Tuesday, August 11, 2015

Paul vs. Christie in the first Republican debate

Rand Paul and Chris Christie Clash on NSA Spying in the Republican Debate - The Atlantic - Conor Friedersdorf:

August 7, 2015 - "One of the biggest clashes in the Republican debate Thursday night came after New Jersey Governor Chris Christie was asked about his past attacks on Senator Rand Paul. The two men disagree about an NSA program that spied on tens of millions of innocent Americans by logging all phone calls they dialed and received. Paul, a leading critic of the phone dragnet, has argued that it flagrantly violates the Fourth Amendment right to be free from unreasonable searches and seizures....

“'Do you really believe you can assign blame to Senator Paul just for opposing the bulk collection of people's phone records in the event of a terrorist attack?” a moderator asked Thursday.... 'Yes, I do,' [Christie] said. 'And I'll tell you why: because I'm the only person on this stage who's actually filed applications under the Patriot Act, who has gone before the Foreign Intelligence Service court, who has prosecuted, investigated, and jailed terrorists in this country after September 11th.... And I will make no apologies, ever, for protecting the lives and safety of the American people. We have to give more tools to our folks to be able to do that, not fewer, and then trust those people and oversee them to do it the right way.' In fact, the phone dragnet has never stopped a single terrorist attack, during Chris Christie’s tenure as a U.S. attorney or at any other time....

"Paul responded to Thursday’s attack by expressing his preference for targeted surveillance rather than an expansive dragnet that sweeps up everyone’s metadata. 'I want to collect more records from terrorists, but less records from innocent Americans,” he said. 'The Fourth Amendment was what we fought the Revolution over! John Adams said it was the spark that led to our war for independence. I'm proud of standing for the Bill of Rights. I will continue to stand for the Bill of Rights.'

"Christie was ready with a retort.... 'You know, that's a completely ridiculous answer: "I want to "collect more records from terrorists, but less records from other people." How are you supposed to know?' 'Get a warrant!' Paul said. 'Get a judge to sign the warrant!'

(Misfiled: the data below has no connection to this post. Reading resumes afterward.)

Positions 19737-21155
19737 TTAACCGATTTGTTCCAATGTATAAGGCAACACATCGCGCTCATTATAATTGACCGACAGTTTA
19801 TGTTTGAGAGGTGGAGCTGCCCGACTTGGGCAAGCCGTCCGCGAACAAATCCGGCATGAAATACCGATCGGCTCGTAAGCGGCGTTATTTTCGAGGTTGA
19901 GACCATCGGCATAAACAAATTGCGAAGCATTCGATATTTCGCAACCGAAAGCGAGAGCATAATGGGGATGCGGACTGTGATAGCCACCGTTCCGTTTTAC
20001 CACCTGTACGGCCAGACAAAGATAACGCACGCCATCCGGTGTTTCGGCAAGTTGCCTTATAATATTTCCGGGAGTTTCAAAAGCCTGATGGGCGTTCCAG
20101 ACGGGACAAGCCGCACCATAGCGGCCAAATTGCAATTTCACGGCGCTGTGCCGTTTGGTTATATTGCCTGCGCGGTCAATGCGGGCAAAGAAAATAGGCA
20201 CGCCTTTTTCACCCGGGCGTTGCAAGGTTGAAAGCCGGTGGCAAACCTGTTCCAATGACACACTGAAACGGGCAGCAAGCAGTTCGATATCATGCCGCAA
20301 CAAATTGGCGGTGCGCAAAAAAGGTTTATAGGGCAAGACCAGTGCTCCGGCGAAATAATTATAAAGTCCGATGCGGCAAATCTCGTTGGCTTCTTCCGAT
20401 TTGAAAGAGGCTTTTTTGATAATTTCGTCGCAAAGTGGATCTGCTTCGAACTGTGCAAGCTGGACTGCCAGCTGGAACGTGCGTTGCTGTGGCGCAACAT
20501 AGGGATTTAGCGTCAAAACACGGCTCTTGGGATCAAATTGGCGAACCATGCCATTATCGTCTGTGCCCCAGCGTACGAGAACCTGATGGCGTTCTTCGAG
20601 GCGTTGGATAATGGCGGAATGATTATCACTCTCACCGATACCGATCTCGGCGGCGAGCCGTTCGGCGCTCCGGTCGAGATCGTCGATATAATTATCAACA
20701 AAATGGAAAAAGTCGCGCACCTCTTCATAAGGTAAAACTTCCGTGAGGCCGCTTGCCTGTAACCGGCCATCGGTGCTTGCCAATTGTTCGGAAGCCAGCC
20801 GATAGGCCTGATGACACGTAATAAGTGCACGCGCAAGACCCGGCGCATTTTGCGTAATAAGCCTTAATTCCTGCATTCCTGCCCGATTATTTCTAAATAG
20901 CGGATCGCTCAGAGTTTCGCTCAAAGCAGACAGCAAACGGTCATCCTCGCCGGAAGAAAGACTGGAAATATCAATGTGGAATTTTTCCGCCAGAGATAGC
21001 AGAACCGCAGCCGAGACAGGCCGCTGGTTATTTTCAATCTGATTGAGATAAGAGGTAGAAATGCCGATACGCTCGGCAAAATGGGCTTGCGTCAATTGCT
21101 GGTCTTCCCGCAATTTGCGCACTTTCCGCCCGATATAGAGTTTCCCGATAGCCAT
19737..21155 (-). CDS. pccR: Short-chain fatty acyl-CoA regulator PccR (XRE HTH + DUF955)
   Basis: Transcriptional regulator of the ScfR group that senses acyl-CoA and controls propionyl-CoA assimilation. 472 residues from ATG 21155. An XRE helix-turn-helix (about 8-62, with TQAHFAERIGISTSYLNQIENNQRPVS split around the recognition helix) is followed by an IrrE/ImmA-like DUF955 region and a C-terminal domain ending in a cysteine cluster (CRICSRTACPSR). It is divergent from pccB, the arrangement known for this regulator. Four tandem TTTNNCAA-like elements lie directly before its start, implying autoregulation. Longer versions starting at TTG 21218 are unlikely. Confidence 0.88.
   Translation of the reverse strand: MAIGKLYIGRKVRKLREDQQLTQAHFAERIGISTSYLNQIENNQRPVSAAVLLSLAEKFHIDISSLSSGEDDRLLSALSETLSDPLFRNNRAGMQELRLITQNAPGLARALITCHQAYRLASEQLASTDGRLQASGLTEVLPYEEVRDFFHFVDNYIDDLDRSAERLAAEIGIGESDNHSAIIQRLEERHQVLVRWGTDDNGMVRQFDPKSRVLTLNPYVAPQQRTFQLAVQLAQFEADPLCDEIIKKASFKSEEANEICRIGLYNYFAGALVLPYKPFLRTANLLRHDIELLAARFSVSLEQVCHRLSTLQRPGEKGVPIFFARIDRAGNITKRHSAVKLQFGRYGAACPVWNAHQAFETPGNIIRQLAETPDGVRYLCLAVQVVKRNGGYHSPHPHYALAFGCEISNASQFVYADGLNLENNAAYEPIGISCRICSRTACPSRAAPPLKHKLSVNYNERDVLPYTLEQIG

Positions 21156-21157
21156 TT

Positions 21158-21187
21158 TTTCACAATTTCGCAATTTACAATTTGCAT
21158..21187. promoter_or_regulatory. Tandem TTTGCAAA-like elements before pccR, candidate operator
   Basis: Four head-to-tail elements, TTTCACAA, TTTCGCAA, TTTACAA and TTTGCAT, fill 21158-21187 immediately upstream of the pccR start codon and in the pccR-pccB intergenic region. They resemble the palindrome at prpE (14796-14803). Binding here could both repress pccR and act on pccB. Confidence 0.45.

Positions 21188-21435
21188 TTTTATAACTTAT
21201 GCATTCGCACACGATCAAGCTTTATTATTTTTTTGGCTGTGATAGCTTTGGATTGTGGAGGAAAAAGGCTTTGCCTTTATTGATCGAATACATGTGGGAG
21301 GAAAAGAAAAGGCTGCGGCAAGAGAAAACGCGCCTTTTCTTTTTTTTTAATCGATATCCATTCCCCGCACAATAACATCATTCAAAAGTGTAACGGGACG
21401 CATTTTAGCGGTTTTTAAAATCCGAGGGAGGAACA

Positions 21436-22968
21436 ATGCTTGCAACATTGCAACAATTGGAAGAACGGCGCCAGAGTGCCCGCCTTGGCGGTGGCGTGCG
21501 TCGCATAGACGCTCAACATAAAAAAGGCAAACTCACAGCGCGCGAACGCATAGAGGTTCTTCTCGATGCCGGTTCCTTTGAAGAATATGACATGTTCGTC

“Listen, Senator, you know, when you're sitting in a subcommittee, just blowing hot air about this, you can say things like that,' he said. 'When you're responsible for protecting the lives of the American people, then what you need to do is to make sure –– to make sure that you use the system the way that it’s supposed to work.'

"In fact, 'get a judge to sign a warrant' is a rather succinct description of how 'the system' is 'supposed to work,' if we define 'the system' as the Constitution rather than national-security officials following their gut instincts. It’s hardly 'blowing hot air' for a senator to call on the executive branch to follow the law....

"On Fox News after the debate, a couple of commentators suggested that Christie won his exchange with Paul. I cannot comment on the style preferences of a GOP voter base that presently prefers Donald Trump to all other candidates. But on substance, Paul easily bested Christie in this exchange.... Christie seems oblivious to the basic logic of the Bill of Rights. The constraints it places on government are not suspended in the aftermath of a terrorist attack –– they are, in fact, most important precisely when a polity is panicked and officials are unusually able to seize excessive power without criticism. His praise for leaders unapologetically jettisoning such constraints in the name of protecting us is more dangerous than any terrorist plot in U.S. history."

Read more: http://www.theatlantic.com/politics/archive/2015/08/rand-paul-and-chris-christie-clash-on-nsa-spying/400718/
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